Last night I received an e-mail thingy from a two legger. It reads:
"Dear Cujo, Supreme Ruler of The Universe and All Alternate Universes Either Known or Unknown, Keeper of All Useful Knowledge, Bane of Squirrel Thingies, Guru of Mischief, Master Smacker of All Things Annoying.
If you would be so charitable as to see fit to answer such a lowly two legger as myself, I have a dilemma:
The feline I have the honor of sharing an apartment with seems to have become nocturnal. He sleeps all day, only rising to eat and play while I am trying to sleep. Is this normal?
I Have The Honor To Be Your Humble Minion,
Rupert P. Floop"
My Dear Mr. Floop,
Having read your letter, I can only conclude that this is the first time that you have been graced by servitude to a cat. I assume you have spent too much time in the company of dog thingies. Since I feel a duty to your Lord and Master to educate you, I shall attempt to do so now.
First a few basics:
1. He is a cat.
2. He is not a dog thingy.
3. If you do not understand this, go back to points #1 & 2, and re-read them until you do.
Next I will answer your primary question:
The cat you live with, (you did not provide his name, so for now I will call him "Greg") is not "nocturnal". He is "Knockturnal" All cats are knockturnal. It amuses us. We have discovered after eons of research and experimentation that the hours between 12:47 am and 4:33 am are the optimal time for knocking stuff over and causing chaos. This is the time of night that most two leggers sleep, and also the darkness decreases their ability to locate the water squirty thingy in a timely manner. These "wee hours" also provide the best acoustics due to the fact that the talking box thingy is generally dormant after 11:00 pm. and therefore does not interfere with the sounds of glass breaking.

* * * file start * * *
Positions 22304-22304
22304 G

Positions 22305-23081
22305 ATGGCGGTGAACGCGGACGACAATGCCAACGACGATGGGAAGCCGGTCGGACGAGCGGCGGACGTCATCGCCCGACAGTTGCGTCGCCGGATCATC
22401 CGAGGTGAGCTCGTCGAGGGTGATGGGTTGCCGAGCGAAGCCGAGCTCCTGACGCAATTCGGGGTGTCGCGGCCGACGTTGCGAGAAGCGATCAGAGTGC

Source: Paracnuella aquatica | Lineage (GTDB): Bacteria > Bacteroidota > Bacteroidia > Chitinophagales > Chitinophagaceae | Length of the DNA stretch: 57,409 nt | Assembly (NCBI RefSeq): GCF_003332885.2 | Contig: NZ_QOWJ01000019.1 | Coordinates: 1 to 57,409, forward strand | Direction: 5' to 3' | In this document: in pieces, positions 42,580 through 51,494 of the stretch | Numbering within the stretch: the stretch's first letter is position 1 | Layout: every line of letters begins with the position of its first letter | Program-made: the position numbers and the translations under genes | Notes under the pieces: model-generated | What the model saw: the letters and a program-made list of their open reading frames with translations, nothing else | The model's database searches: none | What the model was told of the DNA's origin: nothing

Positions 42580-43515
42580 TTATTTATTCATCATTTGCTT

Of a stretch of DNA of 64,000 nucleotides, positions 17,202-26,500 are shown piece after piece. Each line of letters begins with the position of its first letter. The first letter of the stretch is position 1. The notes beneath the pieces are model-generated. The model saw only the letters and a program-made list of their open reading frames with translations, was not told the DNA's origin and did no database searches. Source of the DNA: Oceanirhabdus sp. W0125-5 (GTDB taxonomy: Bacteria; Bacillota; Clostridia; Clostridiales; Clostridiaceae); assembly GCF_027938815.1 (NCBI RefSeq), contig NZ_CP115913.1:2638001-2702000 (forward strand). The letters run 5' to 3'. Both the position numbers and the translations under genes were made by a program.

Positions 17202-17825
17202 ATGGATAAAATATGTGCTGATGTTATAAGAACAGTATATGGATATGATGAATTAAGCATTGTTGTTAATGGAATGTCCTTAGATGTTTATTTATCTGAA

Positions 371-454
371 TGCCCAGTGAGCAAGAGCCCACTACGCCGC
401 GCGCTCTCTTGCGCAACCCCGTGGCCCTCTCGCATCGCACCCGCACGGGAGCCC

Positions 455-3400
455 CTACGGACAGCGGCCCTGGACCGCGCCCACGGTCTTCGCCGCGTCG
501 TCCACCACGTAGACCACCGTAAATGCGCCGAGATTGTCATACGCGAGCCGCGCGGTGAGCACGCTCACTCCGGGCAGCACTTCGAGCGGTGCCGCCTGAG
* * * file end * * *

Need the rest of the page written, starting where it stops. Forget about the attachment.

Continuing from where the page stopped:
Just an example: My two leggers have switched to drinking from glasses that are usually reserved for beer. These "pint" glasses are made of thicker glass and do not shatter when striking the floor at terminal velocity. When they hit the floor they make a very unsatisfying "Thunk". Last night I was finally able to break one only by positioning Ivan's head between the glass and the floor. The sound of the glass shattering upon impact with Ivan's noggin carried very well due to the prevailing silence at 3:31 am.
As far as Greg sleeping all day, I recently read a study that alleged that cats sleep an average of 19 hours per day. This surprised me because that implies that we are awake for an unbelievable five hours per day. The study obviously did not count the hours we spend napping. Ivan is a world class napper. He once napped for 37 hours in a single 24 hour period. Napping is obviously different than sleeping though scientists have never been able to determine the intricacies of feline slumber.
I understand your desire to spend more time with a fully alert feline, (be careful what you wish for) but do not expect Greg to engage in such canine behavior as adjusting his sleep schedule to suit your needs.
While I applaud your decision to enrich your life with servitude to a cat, you are the party expected to adjust your schedule.
To paraphrase: Greg is a cat, deal with it.